Thursday, July 13, 2006

I saw cloud to ground lightening directly in front of me several times this evening, as I drove home through the Great Cedar Swamp. I've heard that a car is the safest place to be in an electrical storm, but I'm skeptical. I would much prefer to be safe at home, watching nature's glory unfold through my back doors.

I know that lightening can reach you just about anywhere, even in your home. I've seen it happen. I've seen lightening enter a house through a wall, go down a staircase, make a left turn, and knock a clock from another wall before exiting through it. It neatly bypassed each of my parents and then me. I was downstairs, in a perfect position to see it hang a Louie and dislodge the clock. Mom was upstairs in the kitchen, to one side of the lightening bolt, and my father was just to the other side of it, on his way up the other staircase of our split level home. Ironically, we had just returned from church.

I know people who would nod sagely and say that we were protected by angels because we had been faithful in attending church. I know others who would point to the randomness of such events. Although I believe in God, I would probably side with those who saw random natural activity in the incident. The undeniable truth is that our physical beings are anchored to this physical world. Good things happen to bad people, bad things to good people, and vice versa. Believers die, have car wrecks, get sick, win the lottery, get promoted, and so do non-believers. My parents and I were fortunate to avoid any ill effects from the lightening, but that can hardly be seen as proof of divine intervention.

I do believe that most of us are born with an inherent desire to understand the incomprehensible, to know God. We each have a God-shaped hole in our hearts, a longing to experience ultimate power and ultimate love. That doesn't mean that everyone who feels this will reach the conclusion of God, but I think we have a spiritual nature that craves nurturing along with the physical one.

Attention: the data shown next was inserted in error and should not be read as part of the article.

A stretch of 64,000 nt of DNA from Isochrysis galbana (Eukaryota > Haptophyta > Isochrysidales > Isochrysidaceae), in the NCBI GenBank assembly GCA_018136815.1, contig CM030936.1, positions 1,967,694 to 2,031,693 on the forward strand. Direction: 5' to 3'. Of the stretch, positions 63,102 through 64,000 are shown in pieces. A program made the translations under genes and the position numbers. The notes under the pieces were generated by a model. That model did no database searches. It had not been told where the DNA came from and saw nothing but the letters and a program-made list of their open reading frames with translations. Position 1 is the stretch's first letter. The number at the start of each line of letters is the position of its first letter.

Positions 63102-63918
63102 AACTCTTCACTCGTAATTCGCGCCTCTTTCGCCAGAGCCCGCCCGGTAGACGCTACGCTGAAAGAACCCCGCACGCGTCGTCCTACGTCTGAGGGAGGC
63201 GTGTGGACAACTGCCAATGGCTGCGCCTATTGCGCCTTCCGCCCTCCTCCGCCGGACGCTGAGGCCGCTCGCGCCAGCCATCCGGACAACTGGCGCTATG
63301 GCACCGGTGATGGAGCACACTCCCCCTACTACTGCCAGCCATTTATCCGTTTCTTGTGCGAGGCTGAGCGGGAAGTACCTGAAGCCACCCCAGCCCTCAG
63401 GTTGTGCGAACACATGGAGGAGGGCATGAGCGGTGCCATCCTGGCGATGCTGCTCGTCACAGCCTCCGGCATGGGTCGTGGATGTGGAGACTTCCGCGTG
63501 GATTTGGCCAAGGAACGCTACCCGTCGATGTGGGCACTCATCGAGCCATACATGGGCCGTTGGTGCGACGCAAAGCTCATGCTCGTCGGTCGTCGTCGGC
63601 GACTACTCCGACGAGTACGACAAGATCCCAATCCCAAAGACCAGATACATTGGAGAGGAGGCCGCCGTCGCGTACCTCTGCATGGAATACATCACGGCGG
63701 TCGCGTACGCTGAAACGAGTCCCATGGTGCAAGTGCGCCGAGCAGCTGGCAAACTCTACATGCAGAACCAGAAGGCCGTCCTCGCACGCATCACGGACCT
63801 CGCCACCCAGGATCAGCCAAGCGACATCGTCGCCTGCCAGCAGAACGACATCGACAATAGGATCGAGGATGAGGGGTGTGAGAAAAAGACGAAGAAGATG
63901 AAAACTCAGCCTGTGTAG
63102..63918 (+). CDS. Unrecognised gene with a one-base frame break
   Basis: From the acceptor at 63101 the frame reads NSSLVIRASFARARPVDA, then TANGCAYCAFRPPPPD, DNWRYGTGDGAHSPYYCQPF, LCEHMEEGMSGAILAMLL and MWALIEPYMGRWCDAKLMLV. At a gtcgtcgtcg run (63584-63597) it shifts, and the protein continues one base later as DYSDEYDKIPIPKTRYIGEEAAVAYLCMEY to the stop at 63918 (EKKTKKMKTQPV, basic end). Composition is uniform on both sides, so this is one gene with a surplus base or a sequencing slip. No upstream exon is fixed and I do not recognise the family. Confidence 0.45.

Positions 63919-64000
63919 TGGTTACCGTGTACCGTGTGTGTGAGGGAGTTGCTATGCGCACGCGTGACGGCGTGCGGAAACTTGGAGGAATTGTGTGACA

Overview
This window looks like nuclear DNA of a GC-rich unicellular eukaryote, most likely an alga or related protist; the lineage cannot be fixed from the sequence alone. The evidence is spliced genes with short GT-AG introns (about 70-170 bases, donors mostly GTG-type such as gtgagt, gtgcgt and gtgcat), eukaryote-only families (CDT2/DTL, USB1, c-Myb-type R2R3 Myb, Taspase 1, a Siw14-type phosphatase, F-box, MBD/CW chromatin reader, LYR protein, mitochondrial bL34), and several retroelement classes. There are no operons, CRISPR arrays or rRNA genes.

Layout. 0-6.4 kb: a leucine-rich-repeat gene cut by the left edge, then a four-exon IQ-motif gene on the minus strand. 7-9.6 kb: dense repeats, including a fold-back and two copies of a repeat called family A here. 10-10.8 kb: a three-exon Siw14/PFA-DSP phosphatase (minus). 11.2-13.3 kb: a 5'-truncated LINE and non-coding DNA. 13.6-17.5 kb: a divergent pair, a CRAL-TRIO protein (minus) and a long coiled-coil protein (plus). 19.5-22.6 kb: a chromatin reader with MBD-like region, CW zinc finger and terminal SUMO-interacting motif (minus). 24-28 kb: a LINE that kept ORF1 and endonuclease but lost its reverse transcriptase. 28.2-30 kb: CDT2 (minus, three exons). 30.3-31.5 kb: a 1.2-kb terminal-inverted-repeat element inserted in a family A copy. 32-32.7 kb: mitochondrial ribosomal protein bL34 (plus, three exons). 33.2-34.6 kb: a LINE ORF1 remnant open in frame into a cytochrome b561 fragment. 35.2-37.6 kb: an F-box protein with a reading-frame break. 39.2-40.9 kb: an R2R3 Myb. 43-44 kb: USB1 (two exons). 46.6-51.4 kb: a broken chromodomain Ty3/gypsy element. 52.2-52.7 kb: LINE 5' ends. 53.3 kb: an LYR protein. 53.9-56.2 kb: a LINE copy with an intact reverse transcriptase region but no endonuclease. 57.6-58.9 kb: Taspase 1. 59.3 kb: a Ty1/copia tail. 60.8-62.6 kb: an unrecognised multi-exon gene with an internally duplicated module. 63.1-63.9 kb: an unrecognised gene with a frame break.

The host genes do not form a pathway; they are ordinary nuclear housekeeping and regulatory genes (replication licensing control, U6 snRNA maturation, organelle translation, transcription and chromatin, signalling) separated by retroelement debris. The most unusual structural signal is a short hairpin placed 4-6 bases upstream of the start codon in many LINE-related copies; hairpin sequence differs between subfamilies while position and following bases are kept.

Tonight, just moments ago, I stood in my backyard. The earth and the very trees that sprout from it are drenched in moisture, and the air is heavy enough to cast a misty shadow under the electric lights. I felt both warm and cool at once, as the gentler evening temperatures competed with the wet, cloying air. Even with the evening temperature drop, it is imperative that the air conditioning be kept running tonight, since this much humidity would be intolerable indoors.

The evening is scented with the aromatic odor of pine sap, closer in smell to turpentine than the fresh pine needle scent we look for in our Christmas trees. I wonder if this is simply a fragrant manifestation of so many turgid, waterlogged layers of wood, or if one of those bolts of lightening earlier tonight connected with a tree, setting free years - perhaps decades - of accumulated resin.

I seem to be constantly re-thinking the things I believe about life and love and God these days. I find that I experience my greatest sense of awe (is that awareness of God?) in natural settings, like my backyard.

I suppose the way I see the desire to know, and to be known by, an omniscient, omnipotent, omnipresent being is best summed up by Psalm 139. This poem is attributed to King David. I don't think you have to share his belief in the God of Israel to understand the longing he has to be known and to be loved. We all find different ways of expressing and fulfilling this need. Here is an excerpt:

7 Where can I go from Your Spirit?
Or where can I flee from Your presence?

8 If I ascend to heaven, You are there;
If I make my bed in Sheol, behold, You are there.

9 If I take the wings of the dawn,
If I dwell in the remotest part of the sea,

10 Even there Your hand will lead me,
And Your right hand will lay hold of me.

11 If I say, "Surely the darkness will overwhelm me,
And the light around me will be night,"

12 Even the darkness is not dark to You,
And the night is as bright as the day
Darkness and light are alike to You.

13 For You formed my inward parts;
You wove me in my mother's womb.

14 I will give thanks to You,
for I am fearfully and wonderfully made;
Wonderful are Your works,
And my soul knows it very well.

15 My frame was not hidden from You,
When I was made in secret,
And skillfully wrought in the depths of the earth;

16 Your eyes have seen my unformed substance;
And in Your book were all written
The days that were ordained for me,
When as yet there was not one of them.


Joe Tornatore said...

i got to get me a church like that. enlightening story to say the least.

Merci said...

There's a saying that goes says something to the effect that one is nearest the lord in a garden than anywhere else. Bet Zelda knows about that.